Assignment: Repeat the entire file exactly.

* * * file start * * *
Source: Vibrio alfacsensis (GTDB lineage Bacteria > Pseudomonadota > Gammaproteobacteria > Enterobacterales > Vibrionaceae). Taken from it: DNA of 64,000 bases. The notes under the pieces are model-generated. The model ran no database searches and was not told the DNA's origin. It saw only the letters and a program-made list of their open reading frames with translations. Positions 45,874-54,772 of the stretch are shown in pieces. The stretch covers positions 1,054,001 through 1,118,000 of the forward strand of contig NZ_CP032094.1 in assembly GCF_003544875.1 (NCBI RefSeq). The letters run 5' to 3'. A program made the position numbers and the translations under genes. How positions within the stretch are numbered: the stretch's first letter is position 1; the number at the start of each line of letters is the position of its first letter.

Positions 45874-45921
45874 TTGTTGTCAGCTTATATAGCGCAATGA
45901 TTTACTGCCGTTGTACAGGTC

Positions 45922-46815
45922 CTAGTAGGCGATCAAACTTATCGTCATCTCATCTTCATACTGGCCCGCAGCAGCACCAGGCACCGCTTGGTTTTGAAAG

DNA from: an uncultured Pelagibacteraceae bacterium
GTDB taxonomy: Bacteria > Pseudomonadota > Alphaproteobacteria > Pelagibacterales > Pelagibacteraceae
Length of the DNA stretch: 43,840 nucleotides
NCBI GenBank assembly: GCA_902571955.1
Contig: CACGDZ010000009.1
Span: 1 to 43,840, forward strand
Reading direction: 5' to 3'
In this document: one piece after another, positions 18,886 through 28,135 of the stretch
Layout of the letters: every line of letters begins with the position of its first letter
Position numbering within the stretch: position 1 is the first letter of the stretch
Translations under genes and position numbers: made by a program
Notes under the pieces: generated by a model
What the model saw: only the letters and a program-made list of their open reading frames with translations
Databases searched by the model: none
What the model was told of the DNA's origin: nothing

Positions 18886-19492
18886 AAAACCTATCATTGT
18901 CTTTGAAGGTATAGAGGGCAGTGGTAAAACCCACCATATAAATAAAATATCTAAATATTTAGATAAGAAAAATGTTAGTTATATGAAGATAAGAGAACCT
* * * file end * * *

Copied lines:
Source: Vibrio alfacsensis (GTDB lineage Bacteria > Pseudomonadota > Gammaproteobacteria > Enterobacterales > Vibrionaceae). Taken from it: DNA of 64,000 bases. The notes under the pieces are model-generated. The model ran no database searches and was not told the DNA's origin. It saw only the letters and a program-made list of their open reading frames with translations. Positions 45,874-54,772 of the stretch are shown in pieces. The stretch covers positions 1,054,001 through 1,118,000 of the forward strand of contig NZ_CP032094.1 in assembly GCF_003544875.1 (NCBI RefSeq). The letters run 5' to 3'. A program made the position numbers and the translations under genes. How positions within the stretch are numbered: the stretch's first letter is position 1; the number at the start of each line of letters is the position of its first letter.

Positions 45874-45921
45874 TTGTTGTCAGCTTATATAGCGCAATGA
45901 TTTACTGCCGTTGTACAGGTC

Positions 45922-46815
45922 CTAGTAGGCGATCAAACTTATCGTCATCTCATCTTCATACTGGCCCGCAGCAGCACCAGGCACCGCTTGGTTTTGAAAG

DNA from: an uncultured Pelagibacteraceae bacterium
GTDB taxonomy: Bacteria > Pseudomonadota > Alphaproteobacteria > Pelagibacterales > Pelagibacteraceae
Length of the DNA stretch: 43,840 nucleotides
NCBI GenBank assembly: GCA_902571955.1
Contig: CACGDZ010000009.1
Span: 1 to 43,840, forward strand
Reading direction: 5' to 3'
In this document: one piece after another, positions 18,886 through 28,135 of the stretch
Layout of the letters: every line of letters begins with the position of its first letter
Position numbering within the stretch: position 1 is the first letter of the stretch
Translations under genes and position numbers: made by a program
Notes under the pieces: generated by a model
What the model saw: only the letters and a program-made list of their open reading frames with translations
Databases searched by the model: none
What the model was told of the DNA's origin: nothing

Positions 18886-19492
18886 AAAACCTATCATTGT
18901 CTTTGAAGGTATAGAGGGCAGTGGTAAAACCCACCATATAAATAAAATATCTAAATATTTAGATAAGAAAAATGTTAGTTATATGAAGATAAGAGAACCT